Strength training on a regular basis allows runners to address these imbalances by targeting specific muscle groups. By strengthening weaker muscles and improving the balance between muscle groups, runners can improve their overall biomechanics and reduce the risk of overuse injuries.
6. Promoting muscle recovery and reducing soreness
Intense running sessions can leave muscles fatigued and prone to soreness. Strength training can help your muscles recover more quickly by increasing blood flow to the muscles, promoting the delivery of oxygen and nutrients, and removing metabolic waste products.
It also enhances overall resilience, enabling runners to bounce back more quickly from intense workouts or races.
7. Improved Running Form and Technique
Doing strength training, or lifting weights, especially exercises targeting the core and stabilizer muscles, helps improve posture, balance, and alignment.
It enhances core stability which is important for maintaining good form, reducing excessive movement, and preventing energy loss.
Strength Training Mental Benefits For Runners
Strength training also benefits the mind. It can boost confidence and self-esteem as runners witness improvements in their strength and performance.
When you strength train, it requires you to focus, be disciplined, and have mental toughness. These are all things that can carry over to running and enhance mental resilience during challenging workouts or races.
It also serves as a stress-relieving activity, aiding in overall mental well-being.
Designing a Strength Training Program for Runners
When designing a strength training program for runners, it’s important to include exercises that directly target the muscles and movements used in running.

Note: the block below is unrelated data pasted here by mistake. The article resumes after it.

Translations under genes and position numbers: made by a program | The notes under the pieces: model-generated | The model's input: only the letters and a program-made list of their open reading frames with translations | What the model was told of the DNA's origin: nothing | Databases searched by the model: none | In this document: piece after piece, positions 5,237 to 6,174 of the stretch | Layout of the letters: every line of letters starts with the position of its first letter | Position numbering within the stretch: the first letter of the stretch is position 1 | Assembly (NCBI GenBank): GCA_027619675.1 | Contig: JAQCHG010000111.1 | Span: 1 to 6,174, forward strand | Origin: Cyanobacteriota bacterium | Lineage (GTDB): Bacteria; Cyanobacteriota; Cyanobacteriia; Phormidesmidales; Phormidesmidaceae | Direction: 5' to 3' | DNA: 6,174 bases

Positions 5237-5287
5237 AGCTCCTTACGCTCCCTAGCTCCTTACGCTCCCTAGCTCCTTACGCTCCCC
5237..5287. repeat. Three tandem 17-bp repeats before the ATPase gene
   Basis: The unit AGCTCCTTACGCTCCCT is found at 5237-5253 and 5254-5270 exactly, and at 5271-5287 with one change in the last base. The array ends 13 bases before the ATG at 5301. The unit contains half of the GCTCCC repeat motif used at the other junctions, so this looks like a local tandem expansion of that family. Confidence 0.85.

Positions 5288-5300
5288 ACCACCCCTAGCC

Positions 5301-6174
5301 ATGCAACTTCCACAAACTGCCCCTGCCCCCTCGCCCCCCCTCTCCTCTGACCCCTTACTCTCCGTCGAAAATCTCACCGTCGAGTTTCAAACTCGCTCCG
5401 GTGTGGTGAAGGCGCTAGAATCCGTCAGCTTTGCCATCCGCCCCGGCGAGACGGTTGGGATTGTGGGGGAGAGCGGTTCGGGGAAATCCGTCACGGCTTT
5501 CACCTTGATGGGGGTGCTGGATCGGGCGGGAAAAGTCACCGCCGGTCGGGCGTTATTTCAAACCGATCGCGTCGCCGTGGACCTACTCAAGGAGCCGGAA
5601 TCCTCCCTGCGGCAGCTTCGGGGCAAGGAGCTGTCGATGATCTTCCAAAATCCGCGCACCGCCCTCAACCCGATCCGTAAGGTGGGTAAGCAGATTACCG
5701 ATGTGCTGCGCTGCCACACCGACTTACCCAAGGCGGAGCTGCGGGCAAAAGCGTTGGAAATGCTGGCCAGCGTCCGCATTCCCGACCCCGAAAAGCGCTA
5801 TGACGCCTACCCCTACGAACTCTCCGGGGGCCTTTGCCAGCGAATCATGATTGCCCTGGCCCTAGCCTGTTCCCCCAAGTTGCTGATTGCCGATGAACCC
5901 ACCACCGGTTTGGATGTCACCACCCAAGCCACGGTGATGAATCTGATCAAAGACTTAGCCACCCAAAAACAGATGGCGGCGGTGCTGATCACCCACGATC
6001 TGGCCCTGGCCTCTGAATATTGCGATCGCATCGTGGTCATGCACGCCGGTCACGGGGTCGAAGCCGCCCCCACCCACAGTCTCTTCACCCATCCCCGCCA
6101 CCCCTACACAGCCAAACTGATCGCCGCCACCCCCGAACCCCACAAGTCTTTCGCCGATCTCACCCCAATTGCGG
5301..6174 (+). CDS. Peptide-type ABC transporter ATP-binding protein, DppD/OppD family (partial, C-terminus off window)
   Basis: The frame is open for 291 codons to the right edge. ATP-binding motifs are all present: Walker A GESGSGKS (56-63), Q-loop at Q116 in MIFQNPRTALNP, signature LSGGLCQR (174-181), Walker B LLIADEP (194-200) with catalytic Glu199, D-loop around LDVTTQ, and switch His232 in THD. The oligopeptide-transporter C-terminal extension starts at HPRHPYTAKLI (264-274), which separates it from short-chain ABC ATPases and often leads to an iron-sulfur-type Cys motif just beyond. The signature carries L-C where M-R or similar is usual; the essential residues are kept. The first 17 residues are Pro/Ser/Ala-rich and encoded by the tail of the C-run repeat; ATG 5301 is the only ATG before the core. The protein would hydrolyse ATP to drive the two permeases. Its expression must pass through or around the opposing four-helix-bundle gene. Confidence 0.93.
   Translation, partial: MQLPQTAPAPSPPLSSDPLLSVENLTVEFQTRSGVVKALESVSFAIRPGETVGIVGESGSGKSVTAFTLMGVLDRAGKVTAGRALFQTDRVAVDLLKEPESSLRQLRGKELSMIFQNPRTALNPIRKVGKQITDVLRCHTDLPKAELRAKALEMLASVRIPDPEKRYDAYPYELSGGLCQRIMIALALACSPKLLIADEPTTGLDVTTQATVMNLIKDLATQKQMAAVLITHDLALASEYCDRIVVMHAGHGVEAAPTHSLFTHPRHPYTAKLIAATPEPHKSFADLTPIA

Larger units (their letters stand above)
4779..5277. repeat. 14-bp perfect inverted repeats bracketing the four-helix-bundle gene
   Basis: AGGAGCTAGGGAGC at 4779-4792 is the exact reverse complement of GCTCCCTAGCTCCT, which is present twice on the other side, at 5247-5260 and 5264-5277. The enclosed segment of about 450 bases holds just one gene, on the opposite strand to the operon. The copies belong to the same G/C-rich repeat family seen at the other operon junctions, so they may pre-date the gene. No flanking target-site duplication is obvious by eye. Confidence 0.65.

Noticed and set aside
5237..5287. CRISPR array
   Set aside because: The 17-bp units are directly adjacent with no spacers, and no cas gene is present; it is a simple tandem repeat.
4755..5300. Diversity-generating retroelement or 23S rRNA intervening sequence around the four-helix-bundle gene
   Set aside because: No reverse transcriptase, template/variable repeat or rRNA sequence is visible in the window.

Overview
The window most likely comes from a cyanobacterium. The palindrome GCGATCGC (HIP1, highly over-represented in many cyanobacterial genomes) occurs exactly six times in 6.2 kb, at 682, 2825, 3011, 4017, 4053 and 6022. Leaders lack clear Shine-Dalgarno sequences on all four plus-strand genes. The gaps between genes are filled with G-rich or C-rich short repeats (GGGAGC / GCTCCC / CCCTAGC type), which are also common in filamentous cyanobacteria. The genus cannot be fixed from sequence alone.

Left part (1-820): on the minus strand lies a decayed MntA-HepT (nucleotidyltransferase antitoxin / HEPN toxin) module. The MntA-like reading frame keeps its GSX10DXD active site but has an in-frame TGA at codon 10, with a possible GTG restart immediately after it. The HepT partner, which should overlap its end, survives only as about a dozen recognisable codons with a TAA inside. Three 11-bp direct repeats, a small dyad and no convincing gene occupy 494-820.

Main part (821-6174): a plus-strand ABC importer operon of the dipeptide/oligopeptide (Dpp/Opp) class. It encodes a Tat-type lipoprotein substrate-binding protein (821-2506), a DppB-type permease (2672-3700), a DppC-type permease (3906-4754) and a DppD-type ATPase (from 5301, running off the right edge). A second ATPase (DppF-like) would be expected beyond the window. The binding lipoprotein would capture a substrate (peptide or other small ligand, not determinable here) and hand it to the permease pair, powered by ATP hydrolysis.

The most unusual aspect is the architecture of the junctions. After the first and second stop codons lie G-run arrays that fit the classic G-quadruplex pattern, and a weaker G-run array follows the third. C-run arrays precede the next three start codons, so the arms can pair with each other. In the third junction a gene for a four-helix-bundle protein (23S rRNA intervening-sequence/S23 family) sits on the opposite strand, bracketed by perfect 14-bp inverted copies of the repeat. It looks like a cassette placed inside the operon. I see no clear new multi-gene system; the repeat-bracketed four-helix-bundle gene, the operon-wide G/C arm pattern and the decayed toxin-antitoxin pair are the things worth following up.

Here are some key exercises to consider:
- Squats: Strengthen the quadriceps, hamstrings, and glutes, crucial for generating power and stability during running.
- Lunges: Focus on strengthening the quads, hamstrings, glutes, and hip stabilizers. They also help correct muscle imbalances between the left and right legs.
- Deadlifts: Work the posterior chain, including the glutes, hamstrings, and lower back. They promote overall strength and stability.
- Calf Raises: Strengthen the calves, which play a significant role in push-off power during running.
- Core Exercises: Include exercises like planks, Russian twists, and bird dogs to strengthen the core muscles, which provide stability and proper alignment while running. Core strength is very important for runners.
- Hip Exercises: Incorporate exercises such as hip or glute bridges and clamshells to strengthen the hip abductors and external rotators, helping with hip stability and injury prevention.
Balancing Strength Training with a Running Schedule
Finding the right balance between strength training and running is crucial to prevent overtraining and ensure optimal performance.
You should include strength training sessions 2-3 times per week, with 1 being the absolute minimum. If possible, be sure to allow for at least 1-2 rest days between strength workouts for muscle recovery.
It’s generally recommended to schedule strength training sessions when you have easy or rest days from running. This ensures that your muscles are not fatigued from a previous run, allowing you to give your full effort to strength exercises.
If you must perform strength training and a run on the same day, prioritize the key workout. For example, if you have a long run scheduled, perform strength training after the run to avoid compromising your running performance.
Though, some coaches will recommend leg training before your run so that you get a feel for running on tired legs.